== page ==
The date is April 4, 1970. Sgt. 1st Class Gary Littrell is leading a battalion of 473 S. Vietnamese rangers through the Kontum province near the Laos border. Their mission is to seek out enemy combatants targeting U.S. special-forces camps in the region.
Then all hell breaks loose.
Sgt. Littrell’s unit is ambushed by 5,000 enemy troops who unleash a torrent of mortar fire. “During the ensuing 4 days, Sfc. Littrell exhibited near superhuman endurance as he single-handedly bolstered the besieged battalion,” his Medal of Honor citation would later read. History reveals that Sgt. Littrell and 41 wounded rangers would survive the onslaught, having inflicted far greater casualties on the enemy.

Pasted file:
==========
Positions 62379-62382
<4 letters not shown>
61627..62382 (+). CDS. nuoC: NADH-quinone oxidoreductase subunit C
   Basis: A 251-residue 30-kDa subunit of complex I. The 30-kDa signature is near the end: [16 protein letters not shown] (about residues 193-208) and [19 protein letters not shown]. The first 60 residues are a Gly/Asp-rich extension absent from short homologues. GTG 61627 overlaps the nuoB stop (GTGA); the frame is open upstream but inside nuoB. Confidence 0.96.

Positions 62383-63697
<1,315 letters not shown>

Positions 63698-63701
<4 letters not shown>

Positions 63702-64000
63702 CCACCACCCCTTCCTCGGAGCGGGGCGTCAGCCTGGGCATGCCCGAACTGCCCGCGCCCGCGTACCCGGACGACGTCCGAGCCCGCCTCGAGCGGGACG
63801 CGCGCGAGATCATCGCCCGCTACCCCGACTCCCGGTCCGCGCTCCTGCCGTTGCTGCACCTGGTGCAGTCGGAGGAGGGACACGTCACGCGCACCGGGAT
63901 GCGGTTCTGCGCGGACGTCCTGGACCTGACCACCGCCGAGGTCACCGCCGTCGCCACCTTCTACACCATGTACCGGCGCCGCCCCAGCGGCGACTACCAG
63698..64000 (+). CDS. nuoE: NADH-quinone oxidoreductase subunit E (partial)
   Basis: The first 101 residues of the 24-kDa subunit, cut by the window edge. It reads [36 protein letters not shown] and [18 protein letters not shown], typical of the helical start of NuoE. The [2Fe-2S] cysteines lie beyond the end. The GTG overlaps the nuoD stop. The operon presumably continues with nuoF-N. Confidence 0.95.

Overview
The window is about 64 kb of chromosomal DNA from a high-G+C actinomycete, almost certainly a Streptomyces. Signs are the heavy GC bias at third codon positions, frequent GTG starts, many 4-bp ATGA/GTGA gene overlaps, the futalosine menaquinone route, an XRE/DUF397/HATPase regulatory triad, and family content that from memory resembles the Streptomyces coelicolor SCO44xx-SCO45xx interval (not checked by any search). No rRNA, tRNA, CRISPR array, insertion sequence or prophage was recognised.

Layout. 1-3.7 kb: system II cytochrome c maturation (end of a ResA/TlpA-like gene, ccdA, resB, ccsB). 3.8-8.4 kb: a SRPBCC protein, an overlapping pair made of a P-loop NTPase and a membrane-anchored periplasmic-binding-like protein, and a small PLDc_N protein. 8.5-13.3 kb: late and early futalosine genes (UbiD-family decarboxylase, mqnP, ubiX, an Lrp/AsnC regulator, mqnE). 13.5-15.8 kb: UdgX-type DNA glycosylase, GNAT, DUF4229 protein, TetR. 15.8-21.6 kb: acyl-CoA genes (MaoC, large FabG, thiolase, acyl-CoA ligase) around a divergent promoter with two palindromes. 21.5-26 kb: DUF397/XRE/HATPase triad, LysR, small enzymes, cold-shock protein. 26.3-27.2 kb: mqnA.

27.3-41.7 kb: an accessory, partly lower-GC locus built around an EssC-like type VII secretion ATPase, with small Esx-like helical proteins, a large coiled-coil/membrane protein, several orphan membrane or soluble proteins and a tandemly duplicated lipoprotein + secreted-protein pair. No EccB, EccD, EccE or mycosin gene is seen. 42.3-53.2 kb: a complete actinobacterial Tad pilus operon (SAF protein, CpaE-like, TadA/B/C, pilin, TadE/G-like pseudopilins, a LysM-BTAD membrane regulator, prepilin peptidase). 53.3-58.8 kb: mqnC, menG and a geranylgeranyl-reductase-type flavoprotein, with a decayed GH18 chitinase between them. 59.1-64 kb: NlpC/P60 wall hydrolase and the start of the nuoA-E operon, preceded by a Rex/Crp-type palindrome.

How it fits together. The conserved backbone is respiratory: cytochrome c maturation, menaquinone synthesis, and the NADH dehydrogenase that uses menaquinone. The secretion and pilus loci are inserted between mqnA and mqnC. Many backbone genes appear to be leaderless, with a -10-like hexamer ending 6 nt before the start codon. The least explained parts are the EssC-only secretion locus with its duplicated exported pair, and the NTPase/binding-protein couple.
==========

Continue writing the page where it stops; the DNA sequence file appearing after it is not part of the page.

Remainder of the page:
Nearly 60,000 Americans lost their lives in Vietnam. Today, five times that number may have died awaiting medical care from the Veterans Administration (VA).
Yes, you read that right.
More than 300,000 veterans may have died waiting for health care from the U.S. government, according to a recent VA inspector general’s report. That’s the equivalent of 100 Sept. 11 attacks on our nation’s homeland.